By Brian Hurley, ACA Connects Vice President of Regulatory Affairs
Earlier this week, ACA Connects filed comments with the FCC on the state of competition in the communications marketplace. Our comments focused on two markets that are critically important to our members: fixed broadband and multichannel video. To summarize the comments in a single phrase: “We’ve got good news and bad news.”
On the fixed broadband side, the story is overwhelmingly positive. As the FCC’s own data suggests, the broadband market is substantially competitive, with the majority of Americans having more than one option for service at 100/10 Mbps or greater. ACA Connects members are responding to and helping drive these competitive dynamics by investing heavily to meet consumers’ growing demand for higher speeds and better performance. In doing so, they have been aided by the FCC’s efforts in recent years to remove barriers to investment and stimulate deployment. Our comments urge the FCC to keep up the good work in the years ahead, with additional work to streamline pole attachments, remove outdated cable rules, and implement other reforms.
The video marketplace, on the other hand, is where we find “the bad and the ugly.” In our comments, we called attention to the sobering reality that the video market in general, and the retransmission consent marketplace in particular, is completely dysfunctional, marked by egregious rate hikes and signal blackouts. We noted that the broadcast industry has continued to consolidate, with some station groups evading the Commission’s media ownership rules to amass duopolies, triopolies, or even quadropolies of “Big 4” stations in some markets. They use this leverage to extract ever-increasing fees from cable operators in exchange for “must-have programming.”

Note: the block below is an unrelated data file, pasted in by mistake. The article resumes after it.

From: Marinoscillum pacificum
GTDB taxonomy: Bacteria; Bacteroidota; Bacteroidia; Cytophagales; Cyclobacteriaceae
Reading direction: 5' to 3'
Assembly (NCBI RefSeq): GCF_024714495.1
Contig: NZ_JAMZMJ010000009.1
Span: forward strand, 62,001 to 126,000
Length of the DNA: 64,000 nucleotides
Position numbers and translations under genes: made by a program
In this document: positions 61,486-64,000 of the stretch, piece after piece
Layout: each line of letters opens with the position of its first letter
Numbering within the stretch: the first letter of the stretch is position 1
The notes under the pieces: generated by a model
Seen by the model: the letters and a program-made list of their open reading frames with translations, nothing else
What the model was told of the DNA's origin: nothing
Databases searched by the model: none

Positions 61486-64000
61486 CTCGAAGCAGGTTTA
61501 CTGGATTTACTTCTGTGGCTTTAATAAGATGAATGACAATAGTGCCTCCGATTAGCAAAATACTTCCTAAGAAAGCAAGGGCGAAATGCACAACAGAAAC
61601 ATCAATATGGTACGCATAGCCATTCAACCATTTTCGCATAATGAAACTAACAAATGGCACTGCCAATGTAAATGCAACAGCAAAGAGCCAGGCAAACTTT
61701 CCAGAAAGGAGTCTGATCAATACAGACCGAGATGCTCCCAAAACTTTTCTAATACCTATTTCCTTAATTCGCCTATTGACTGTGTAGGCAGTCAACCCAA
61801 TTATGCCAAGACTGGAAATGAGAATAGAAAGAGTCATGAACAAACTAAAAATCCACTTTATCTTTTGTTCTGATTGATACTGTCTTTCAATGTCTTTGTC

As members know, the situation is particularly bad for small and rural cable operators. Though rural cable operators carry fewer retransmission consent signals than their urban counterparts, they pay much more to TV station owners — $93.37 per subscriber, per year on average compared with $70.88 per subscriber, per year for larger cable systems. What is more, they are paying this additional 32% while carrying 3.5 fewer stations on average. This amounts to rural TV discrimination: customers of small, rural cable systems pay for more broadcast programming than their counterparts in more populous areas, for no defensible reason. We urged the FCC to document the full extent of this discriminatory treatment in its marketplace report that it will produce later this year.
When it comes to cable video programming, ACA Connects noted that vertically integrated entities have the incentive and ability to raise prices in order to harm their MVPD rivals, including ACA Connects members. We called on the Commission to acknowledge this reality as well in its report.